RECYCLED designs were on parade at a charity fashion show staged by students from three schools.
Pupils from Cordwalles Junior and Kings International College, Camberley, and Sandhurst School put together their costumes and choreographed dance routines to showcase their work.
McDonald's sponsored the event and put up prizes of £100 for the junior entrants, £150 for the runners up in the senior category, and £250 for the winners of the senior section.
The three judges — Surrey Heath mayor Cllr Ray Christie, the deputy mayor of Sandhurst Audrey Shephard and the Camberley News's chief reporter Sonia Marshall had a tough time picking just three entrants.
Any money that was left over from ticket sales would be donated to the Ronald McDonald Children's Charity.
Community manager Jennie Wigley came up with the theme of recycling and each outfit was made from charity shop clothes.
Three teams from Cordwalles Junior School on the Old Dean entered the extravaganza, with teams making costumes from bubblewrap, using crisp packets to decorate hemlines of skirts and bin-bags to create tuxedos and wedding dresses.
Cordwalles' winning team recreated a bridal theme with white plastic bags forming a dress and coloured bags making a bouquet and detail on the dress.
The boys were wearing black bin liners shaped like a shirt and tails to accompany the bride while she made her choice of suitor.
Each team had to dress a male and female model, create a team name and put together a dance routine to wow the judging panel.
In the senior section, short tartan skirts,
cow-girl chic and urban punk trawled from charity shops created a selection of different outfits.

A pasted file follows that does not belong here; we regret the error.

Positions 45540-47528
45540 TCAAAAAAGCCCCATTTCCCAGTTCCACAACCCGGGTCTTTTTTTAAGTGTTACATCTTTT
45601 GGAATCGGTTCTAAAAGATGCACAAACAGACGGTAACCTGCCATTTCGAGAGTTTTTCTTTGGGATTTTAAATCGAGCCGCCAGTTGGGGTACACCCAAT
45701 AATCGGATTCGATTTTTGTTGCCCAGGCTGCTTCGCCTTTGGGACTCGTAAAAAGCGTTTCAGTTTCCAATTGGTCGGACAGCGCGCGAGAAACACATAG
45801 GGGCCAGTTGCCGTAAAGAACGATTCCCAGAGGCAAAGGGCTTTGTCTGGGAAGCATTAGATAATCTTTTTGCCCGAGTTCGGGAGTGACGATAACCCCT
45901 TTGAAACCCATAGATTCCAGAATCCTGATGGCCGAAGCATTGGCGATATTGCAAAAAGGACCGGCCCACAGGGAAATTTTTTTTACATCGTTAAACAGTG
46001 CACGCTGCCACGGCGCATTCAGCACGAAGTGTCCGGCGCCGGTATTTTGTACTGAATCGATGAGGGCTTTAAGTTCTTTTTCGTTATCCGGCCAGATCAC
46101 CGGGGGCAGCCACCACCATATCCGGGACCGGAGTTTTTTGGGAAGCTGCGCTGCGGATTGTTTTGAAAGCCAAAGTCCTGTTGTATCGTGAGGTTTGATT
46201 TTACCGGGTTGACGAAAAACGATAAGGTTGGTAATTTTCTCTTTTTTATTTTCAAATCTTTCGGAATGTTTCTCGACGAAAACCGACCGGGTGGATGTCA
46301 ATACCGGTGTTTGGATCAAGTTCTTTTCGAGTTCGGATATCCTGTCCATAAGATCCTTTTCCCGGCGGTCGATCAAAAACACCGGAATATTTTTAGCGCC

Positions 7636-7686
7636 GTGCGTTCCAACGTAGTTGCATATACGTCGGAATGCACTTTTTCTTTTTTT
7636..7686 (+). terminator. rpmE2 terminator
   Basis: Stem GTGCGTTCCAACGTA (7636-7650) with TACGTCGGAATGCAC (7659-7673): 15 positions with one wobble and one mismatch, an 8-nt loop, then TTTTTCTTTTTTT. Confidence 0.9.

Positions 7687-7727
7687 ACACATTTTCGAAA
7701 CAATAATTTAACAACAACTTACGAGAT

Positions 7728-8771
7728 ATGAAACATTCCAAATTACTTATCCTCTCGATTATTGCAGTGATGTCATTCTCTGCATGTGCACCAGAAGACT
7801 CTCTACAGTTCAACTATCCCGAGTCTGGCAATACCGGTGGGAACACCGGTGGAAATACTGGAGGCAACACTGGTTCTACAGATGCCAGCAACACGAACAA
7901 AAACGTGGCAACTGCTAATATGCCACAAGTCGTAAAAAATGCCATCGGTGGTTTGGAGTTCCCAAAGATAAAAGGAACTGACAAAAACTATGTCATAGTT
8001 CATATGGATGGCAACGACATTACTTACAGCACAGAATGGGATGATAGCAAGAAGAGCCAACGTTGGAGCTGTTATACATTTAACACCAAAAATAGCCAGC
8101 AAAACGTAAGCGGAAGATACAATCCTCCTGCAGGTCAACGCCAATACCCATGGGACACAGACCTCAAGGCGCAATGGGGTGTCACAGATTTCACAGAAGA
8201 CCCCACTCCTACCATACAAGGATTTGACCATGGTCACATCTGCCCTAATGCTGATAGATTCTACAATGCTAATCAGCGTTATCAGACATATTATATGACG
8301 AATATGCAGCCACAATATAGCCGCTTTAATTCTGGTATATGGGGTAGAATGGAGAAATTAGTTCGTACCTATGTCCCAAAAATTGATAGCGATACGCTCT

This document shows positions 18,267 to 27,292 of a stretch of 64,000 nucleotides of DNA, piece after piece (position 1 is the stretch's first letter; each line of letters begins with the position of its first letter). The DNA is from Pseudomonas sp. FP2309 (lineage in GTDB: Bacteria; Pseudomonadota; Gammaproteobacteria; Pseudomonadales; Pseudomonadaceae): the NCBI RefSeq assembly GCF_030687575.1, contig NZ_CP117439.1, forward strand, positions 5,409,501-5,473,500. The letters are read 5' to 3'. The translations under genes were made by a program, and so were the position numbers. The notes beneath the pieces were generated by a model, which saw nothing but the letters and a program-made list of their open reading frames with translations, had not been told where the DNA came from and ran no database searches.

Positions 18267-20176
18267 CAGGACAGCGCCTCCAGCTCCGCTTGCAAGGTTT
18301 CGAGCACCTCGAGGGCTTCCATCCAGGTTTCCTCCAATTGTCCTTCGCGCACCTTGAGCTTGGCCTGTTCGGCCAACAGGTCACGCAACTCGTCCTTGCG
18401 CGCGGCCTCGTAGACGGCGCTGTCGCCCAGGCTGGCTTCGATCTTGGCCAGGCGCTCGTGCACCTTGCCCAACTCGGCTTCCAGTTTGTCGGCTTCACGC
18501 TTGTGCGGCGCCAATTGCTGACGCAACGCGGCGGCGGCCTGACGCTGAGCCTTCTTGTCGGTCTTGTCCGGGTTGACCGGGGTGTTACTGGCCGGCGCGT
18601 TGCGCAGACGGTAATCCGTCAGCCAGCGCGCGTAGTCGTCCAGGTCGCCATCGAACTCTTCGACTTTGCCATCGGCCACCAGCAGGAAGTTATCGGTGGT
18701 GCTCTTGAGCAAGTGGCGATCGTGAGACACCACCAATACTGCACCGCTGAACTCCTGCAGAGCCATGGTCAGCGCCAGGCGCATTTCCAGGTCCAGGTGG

Winners of the senior category who swept up the £250 cheque were a team from the Sandhurst School called ‘Work Hard, Play Hard', dressed in patchwork and carrying chimney sweep brushes.
Runners up were the Metallica Pink team from Kings International College who had designed silver and pink matching outfits.
Organiser of the event Jennie Wigley said a lot of time and effort had gone into staging the fashion show and the pupils had spent a lot of time creating their costumes.
"It's always a surprise to me how imaginative they are.
"It's a very broad theme that I gave them, but they all took it in different directions.
"I wouldn't have liked to have been a judge because they were all so different and it was difficult to compare them."
Mrs Wigley said this had been the third year the fashion show had been staged and the pupils and the teachers at the schools had always put in a lot of effort.
Junior school teachers had put in a lot of work with their pupils, said Mrs Wigley, whereas the senior entrants were given "guidance" on how to realise their ideas.
McDonald's community manager thanked everyone for their support and added she was delighted that Wavelength disco and Euro Hire from Farnborough stepped in at the last minute to help with the sound and lighting.